This is a penny struck in Dublin in about 1295. It is from the very limited fifth issue of Edward I's second Irish coinage.
The legends are mostly clear with no blundering and read:
The fifth issue is distinct in that it was the only issue during which Cork was open as a mint.
While the Cork coins of this issue are quite scarce the coins from Dublin and Waterford which can be definately attributed to this issue are very rare.
The key characteristic which distinguishes the coins of this issue is the presence of a pellet all three angles of the obverse triangle. On the example above the pellet to the left of the head is very clear but the one to the right is obscure by a depression in the coin. The clear pellet on the left is sufficient to identify the issue as no other issue has any device in either of the upper angles.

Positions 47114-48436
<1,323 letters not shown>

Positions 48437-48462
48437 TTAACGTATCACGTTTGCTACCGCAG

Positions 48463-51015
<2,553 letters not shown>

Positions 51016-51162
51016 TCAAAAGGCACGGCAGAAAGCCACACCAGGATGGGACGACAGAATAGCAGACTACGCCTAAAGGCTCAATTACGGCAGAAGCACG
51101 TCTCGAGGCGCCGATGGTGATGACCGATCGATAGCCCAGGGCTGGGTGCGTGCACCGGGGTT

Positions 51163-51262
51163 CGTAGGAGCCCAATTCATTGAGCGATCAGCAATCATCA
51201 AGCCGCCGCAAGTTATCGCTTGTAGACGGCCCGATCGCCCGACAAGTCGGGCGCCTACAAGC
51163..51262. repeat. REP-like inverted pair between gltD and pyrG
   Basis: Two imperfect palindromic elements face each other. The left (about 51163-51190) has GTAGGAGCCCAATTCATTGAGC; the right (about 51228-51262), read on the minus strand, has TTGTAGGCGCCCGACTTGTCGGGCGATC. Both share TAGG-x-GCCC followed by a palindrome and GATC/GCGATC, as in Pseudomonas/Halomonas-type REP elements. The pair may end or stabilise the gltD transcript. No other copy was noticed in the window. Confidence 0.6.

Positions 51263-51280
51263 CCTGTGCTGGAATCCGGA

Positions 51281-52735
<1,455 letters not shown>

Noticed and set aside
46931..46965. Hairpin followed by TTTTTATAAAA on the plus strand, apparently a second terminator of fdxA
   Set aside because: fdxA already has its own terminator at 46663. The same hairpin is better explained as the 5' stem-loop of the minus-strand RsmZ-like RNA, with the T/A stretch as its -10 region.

Apart from the additional pellets the coin exhibits he classic features of a late issue Edward I Irish penny. Most notably the initial E of EDW is the closed type (often lacking a cross bar as in this case) and the C at the beginning of CIVITAS on the reverse is also the closed type.
This coin is in Good Fine / Fine condition. The obverse is somewhat better than the reverse. The obverse has most of the detail quite clear but there is some general wear. The obverse toning tends to highlight the remaining detail quite well so it is an attractive example for its grade. The reverse has a weakly struck quarter at TAS and appears to have been slightly double struck at INIE. The flan is a bit small and it has probably been clipped down to a later weight standard from its original issue standard.
Overall this is quite a pleasing specimen given the rarity of the issue, this being probably only the third example reported. But there may be other surviving examples which have not been identified to this issue as yet.
Compare this coin's lettering with an early coin of Edward I :
A penny of Edward I of Dublin (second issue)
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